Blind Melon 2.17.94
New York, NY
Words By J-man
The roar of the crowd is enough to send shivers down the spine of any Blind Melon fan and with the opening notes of "I wonder," our earthly thoughts disappear into thin air. Shannon Hoon's characteristically raspy vocals wailed, interrupted only by the sound of screaming women before the band took off. What followed was a quintisential rock show, featuring four chord rhythms intertwined with melodic oddities, intriguing hooks and lyrics that many youth could relate to directly.
Blind Melon Live at Roseland Ballroom on February 17, 1994.
Set: I Wonder, Tones of Home, Time, Holy Man, Deserted, Dear Ol' Dad, Change, No Rain, Seed to a Tree, Paper Scratcher, Walk, Candy Says
"I only wanted to be 16... and free..." Shannon said, triggering an instrumental push that rides out to the end of the song. The band immediately went into fan favorite, "Tones of Home," with Shannon's voice shinning brightly. As was the case with the first song, screaming girls could be heard from the crowd. Shannon's echoed voice prompted some wailing guitar that went into a duel part with Shannon vocally. An airy "Time" followed with some vocal improvisations from Shannon. The music isn't all that complex, but the arrangements and lyrics connect with people, as evident from the overwhelmingly receptive crowd. Then, the psychedelic aspect of Blind Melon stepped up to the plate and knocked it out of the room, killing it with intense instrumentation from Rogers Stevens (Guitar) and Christopher Thorn (Guitar).
"Holy Man" came with sweet tones and high harmonies. The song eased in and dropped triggering Shannon's blunt lyrics, "Holy man, you don't understand..." Somewhere mid-song, they went into The Allman Brothers' "Midnight Rider" before returning to "Holy Man." With the songs conclusion, Shannon began to sing softly, almost to himself, as the crowd joined in clapping and took over for about twenty seconds before erupting in applause. "Deserted" took off quickly going trough some compositionally strong progressions. The sound rhythm section of Brad Smith (Bass) and Glen Graham (Drums) held down the core of the songs as wailing guitar ensued.
"Dear Ol' Dad" built and built with Shannon's vocally led lines that turned into a rowdy guitar jam. "Change" followed reminding me that as much as Blind Melon was a grungy rock band, there were aspects of their music that reflected refined mainstream potential. "Change" is one of those indicators. The combination of the acoustic guitar, mandolin and Shannon's vocals evoke a deep connection with most Blind Melon fans as these lyrics from the song appear on Shannon's tombstone.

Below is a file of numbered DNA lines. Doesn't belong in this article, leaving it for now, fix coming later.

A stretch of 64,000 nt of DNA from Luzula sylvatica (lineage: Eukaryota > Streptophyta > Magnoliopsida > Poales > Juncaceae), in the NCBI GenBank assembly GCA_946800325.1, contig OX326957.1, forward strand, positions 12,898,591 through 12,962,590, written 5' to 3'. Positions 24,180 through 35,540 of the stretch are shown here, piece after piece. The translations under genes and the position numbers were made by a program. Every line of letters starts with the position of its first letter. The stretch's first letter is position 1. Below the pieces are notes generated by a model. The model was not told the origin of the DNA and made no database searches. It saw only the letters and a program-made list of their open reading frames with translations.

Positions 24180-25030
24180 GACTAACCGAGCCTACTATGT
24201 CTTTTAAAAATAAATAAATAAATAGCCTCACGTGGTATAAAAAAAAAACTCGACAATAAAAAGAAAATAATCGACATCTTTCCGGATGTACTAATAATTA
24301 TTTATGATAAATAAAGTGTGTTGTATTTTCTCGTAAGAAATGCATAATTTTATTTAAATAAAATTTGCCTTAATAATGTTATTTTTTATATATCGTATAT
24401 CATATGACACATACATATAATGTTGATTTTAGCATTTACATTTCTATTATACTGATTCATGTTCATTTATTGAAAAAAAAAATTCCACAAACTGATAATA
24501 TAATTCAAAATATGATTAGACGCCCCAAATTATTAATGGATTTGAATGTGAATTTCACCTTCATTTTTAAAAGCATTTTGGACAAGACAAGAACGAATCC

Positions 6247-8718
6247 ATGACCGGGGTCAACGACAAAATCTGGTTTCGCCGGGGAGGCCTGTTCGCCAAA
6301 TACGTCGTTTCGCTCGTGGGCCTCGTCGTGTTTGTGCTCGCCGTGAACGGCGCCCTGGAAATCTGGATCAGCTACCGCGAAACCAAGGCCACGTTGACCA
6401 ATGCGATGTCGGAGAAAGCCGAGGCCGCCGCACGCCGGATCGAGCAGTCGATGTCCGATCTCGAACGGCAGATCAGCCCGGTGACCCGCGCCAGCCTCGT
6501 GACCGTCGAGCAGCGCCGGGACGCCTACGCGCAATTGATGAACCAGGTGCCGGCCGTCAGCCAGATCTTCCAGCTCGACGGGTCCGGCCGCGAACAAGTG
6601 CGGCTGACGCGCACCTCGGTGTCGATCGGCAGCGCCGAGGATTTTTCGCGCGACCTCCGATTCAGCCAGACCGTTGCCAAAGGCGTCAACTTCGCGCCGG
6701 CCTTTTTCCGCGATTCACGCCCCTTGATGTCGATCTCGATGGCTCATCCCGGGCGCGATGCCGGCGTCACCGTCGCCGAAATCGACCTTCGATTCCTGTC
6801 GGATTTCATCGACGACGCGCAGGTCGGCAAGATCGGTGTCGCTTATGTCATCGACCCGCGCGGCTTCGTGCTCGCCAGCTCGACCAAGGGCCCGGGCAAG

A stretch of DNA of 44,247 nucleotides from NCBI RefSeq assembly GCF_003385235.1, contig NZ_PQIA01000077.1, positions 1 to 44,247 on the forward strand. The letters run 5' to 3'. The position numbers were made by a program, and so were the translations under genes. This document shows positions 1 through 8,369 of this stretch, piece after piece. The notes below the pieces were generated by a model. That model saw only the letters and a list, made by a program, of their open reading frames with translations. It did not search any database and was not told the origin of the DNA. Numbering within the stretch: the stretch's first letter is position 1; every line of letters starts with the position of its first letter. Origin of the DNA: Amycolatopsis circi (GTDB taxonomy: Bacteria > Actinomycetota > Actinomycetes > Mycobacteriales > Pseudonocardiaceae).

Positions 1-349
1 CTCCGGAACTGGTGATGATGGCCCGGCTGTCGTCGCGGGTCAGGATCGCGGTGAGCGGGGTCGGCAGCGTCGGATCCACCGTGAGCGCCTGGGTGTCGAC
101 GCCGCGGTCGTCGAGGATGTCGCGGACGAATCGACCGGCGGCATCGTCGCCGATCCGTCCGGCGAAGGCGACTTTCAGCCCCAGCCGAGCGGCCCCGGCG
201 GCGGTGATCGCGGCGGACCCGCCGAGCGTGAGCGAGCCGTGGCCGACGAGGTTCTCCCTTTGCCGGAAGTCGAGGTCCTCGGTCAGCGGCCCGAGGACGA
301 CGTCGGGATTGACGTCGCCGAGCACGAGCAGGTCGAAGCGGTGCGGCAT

"I know we can't all stay here forever so I want to write my words on the face of today and they'll paint it."
Drums and rock-heavy guitar and bass open up "Seed To A Tree." The vocals roamed in and out of key as they so often do, typically resolving to a tolerable tone. "Paper Scratcher" began with Shannon rambling, which seemed heavier than most shows.. The song opened up with the crowd as the vocals turned towards making complete sense.
"My mind in a mind that I have come to know and my eyes can't conceive a world that cannot grow..." Shannon sang with way more insight than most his young age. He went on to say "On the day I die, thank god my soul will be released. I've seen all your eyes and I've seen all your faces, can you tell me honestly you wanna be free? Look in my eyes, I've been lots of places, can you tell me honestly that you'd wanna be me? Honestly."
A short and sweet "Walk" was gifted to the crowd for some life insight, however, as it was quiet, it brought out excessive chatter on the recording from fucked up fans. The conversation was timely as discussions of Saturday Night Live can be heard in the young crowd. The show came to a close with the lesser-known "Candy," but ending on a good note.
It's easy to write off a band like Blind Melon on the surface. If you dig deep, if even below the cover of their hits, you will find one of the most perfect reflections of rock and roll. The raging instrumentation, the depth of their lyrics, their drug use and ultimate demise... It's all there. The above show from The Roseland Ballroom exemplifies the Blind Melon experience. Many of us never got to see the band perform with Shannon, yet we carry his truths, his insight and his music with us always.